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Journeys : Dec Jan 2010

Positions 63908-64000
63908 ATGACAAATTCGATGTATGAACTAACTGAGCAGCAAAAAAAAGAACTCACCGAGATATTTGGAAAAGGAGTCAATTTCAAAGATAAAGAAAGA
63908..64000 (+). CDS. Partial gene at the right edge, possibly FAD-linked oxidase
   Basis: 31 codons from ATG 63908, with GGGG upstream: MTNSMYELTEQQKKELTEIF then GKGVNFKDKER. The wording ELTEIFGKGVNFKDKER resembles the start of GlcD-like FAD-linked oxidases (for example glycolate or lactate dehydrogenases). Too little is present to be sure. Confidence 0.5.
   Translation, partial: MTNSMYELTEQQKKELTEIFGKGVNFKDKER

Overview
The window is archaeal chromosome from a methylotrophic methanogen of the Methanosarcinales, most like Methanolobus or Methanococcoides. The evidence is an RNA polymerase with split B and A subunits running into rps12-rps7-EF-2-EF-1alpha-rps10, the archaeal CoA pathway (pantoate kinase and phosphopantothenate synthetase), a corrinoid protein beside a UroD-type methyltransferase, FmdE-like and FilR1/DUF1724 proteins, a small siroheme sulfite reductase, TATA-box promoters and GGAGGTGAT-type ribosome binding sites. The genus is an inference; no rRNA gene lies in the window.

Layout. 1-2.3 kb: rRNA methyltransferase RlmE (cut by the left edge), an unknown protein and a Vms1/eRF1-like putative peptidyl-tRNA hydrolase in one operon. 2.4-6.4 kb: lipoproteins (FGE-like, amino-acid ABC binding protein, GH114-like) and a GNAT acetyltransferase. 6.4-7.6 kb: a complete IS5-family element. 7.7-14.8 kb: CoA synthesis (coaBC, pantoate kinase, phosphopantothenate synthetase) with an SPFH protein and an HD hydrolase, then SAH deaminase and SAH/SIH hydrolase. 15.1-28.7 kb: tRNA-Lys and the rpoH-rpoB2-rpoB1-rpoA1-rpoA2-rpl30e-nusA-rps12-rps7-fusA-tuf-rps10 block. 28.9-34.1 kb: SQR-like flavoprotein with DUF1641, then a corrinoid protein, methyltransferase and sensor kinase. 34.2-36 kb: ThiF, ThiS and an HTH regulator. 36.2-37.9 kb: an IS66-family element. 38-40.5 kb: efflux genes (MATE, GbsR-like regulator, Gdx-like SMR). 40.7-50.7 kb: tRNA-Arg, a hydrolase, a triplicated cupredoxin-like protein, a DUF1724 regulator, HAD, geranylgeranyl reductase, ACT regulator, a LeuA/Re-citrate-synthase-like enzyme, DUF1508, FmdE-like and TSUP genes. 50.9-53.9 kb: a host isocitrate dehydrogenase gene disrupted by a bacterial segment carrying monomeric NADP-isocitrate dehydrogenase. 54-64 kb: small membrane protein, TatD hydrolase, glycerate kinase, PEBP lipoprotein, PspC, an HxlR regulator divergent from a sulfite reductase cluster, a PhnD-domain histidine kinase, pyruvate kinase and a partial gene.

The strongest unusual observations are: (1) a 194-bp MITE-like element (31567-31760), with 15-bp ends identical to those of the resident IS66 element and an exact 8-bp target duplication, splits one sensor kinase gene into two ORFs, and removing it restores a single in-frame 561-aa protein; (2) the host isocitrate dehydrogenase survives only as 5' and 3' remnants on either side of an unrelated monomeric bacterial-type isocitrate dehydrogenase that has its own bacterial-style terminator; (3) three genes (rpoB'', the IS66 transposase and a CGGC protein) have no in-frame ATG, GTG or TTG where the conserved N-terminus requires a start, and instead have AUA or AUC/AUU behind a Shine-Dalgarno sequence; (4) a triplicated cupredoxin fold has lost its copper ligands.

Best Sports Car Under $80k BMW 135i Coupe, $72,800 Driveline: 3.0-litre, 6-cyl twin-turbo, 6-speed manual Fuel economy: 9.2L/100km, PULP Safety features: DFSA, CA, ESC, TCS, ABS ANCAP: n/a GVG: Cars in this class are meant to have strong appeal for enthusiasts courtesy of their finely-honed road skills, bring that grin of satisfaction to a keen driver's face. The BMW 135i Coupe certainly delivers in ear-to-ear fashion, and is a worthy winner for a second year against some very impressive machines. The 135i is a fantastic substitute for BMW's terrific M3 (which finished third in the Luxury Sports Car category) but for less than half the price. That said, it's still one of the more expensive vehicles in this sub-$80,000 category, and low scores for pricing and depreciation ref lect this. Running and repair costs also rate rather sadly. However these aren't critical considerations for buyers of such cars. And when the 135i Coupe is such a joy on the road, indiscretions in those mundane monetary matters could easily be forgotten. Inside the 135i there is leather-trimmed seating for four. The front seats give excellent support, side bolstering and adjustability and even the rear seats are well-shaped, although rear space is only fair. Together with a well-laid-out cabin, the 135i scores top marks for both comfort and ergonomics. There's a lengthy list of standard equipment and safety features, including a full complement of airbags plus advanced stability and traction control systems. An M-Sport package is also standard. For those wanting extra fruit, there are plenty of premium-priced option s. The 135i is a scintillating performer, thanks to its 225kW twin-turbo, direct-injection, 3.0-litre straight-six engine that has won international design awards. They don't come much sweeter or more willing right to the redline, and there's a great soundtrack to match. With maximum torque of 400Nm available from 1300 to 5000rpm, it's very strong and f lexible, so drivers can choose to be a bit lazy about downshifts if they want. But the crisp action of the six-speed manual box is more likely to encourage shifts, especially in press-on driving conditions. There's an optional six- speed auto with paddle shifts, too. BMW's rear-drive coupe has almost ideal 50:50 weight distribution for enhanced chassis balance and lively, nimble handling. Combine this with terrific grip levels and communicative steering and it's easy for a driver to feel very much at one with the 135i. Unlike many sports cars, ride quality also rates highly and is achieved without detriment to handling, thanks to clever suspension design and tuning. The high-performance brake system, with advanced functions including brake pre-tensioning, brake drying and brake fade compensation, delivers consistently strong retardation rates, complementing the engine's abilities and yielding the 135i another top on-road score. Scoring nothing less than nine out of 10 in all areas of our on-road assessment, the 135i really has the credentials necessary to be recognised as a great driver's car. 2nd -- Volkswagen Golf R32 3rd -- Subaru Impreza STI Best Luxury Sports Car Audi TT-S TFSI Quattro $98,900 Drivetrain: 2.0L 4cyl, 6-speed dsg Fuel economy: 7.9l/100km, UPULP Safety features: DFSA, CA, ABS, TCS, ESC ANCAP: NA GVG: Audi TTS is a class performer that typifies the new breed of sports cars in the new millennium, so it is no surprise that it has retained the gong it won last year in this hero class. Although it does not have the muscle- straining cor nering grip or neck-wrenching acceleration and retina- bulging braking of the new Nissan GTR, it does have the best overall package that allows for both fun and function in a sports car. The TTS's styling is now quintessential Audi and has grow n more elegant with each new model, and as such it includes the distinctive line of LED daytime run ning lights that are set to become a signature for Audi. This year the performance benchmarks in the luxury sports car class were bounced to another level by the Nissan GTR, but in a very competitive field even the GTR's great performance couldn't lift it out of the middle of the bunch when the numbers were crunched. Luxury sports cars aren't for everyone, firstly because of the price -- most of this group start at $100,000. Secondly the performance focus means that often comfort and city drivability have to be compromised. Where the Audi TTS gets it right and maintains the high ground is in the areas of value for money and basic design and function. It doesn't fare so well in the list of standard features but this is the balance between the price and what you get in that price. The 2.0-litre four-cylinder TTS turbo-charged engine is the smallest engine in the class but coupled with its lightweight body this is enough to have the TTS whistling up to 100km /h in just over five seconds. This world-class sprint pace isn't just a result of the free-spinning engine but also the ability for the six-speed DSG clutchless manual transmission (which shifts in times that have to be measured in hundredths of seconds) to get this power into the all-wheel-drive system and onto the ground. You have all the handling and perfor mance you're going to need in a sports car and yet still feel at home driving in the city. The ride and handling is managed by Audi's magnetic ride adaptive damping system, which electronically controls the flow properties of the fluid in the shock absorbers instantly. The TTS does all of this while still achieving the best fuel con sumption rating in the class. It comes down to first principles in that if you build a car that is light and rigid, you don't have to deal with the handling, fuel consumption and braking issues inherent in heavier vehicles. But it's not all good news, because like most two-door contenders in this category, the rear seats are for kids (or adults on very short trips) only. 2nd -- Audi S4 TFSI quattro 3rd--BMWM3 December 09 / January 10 41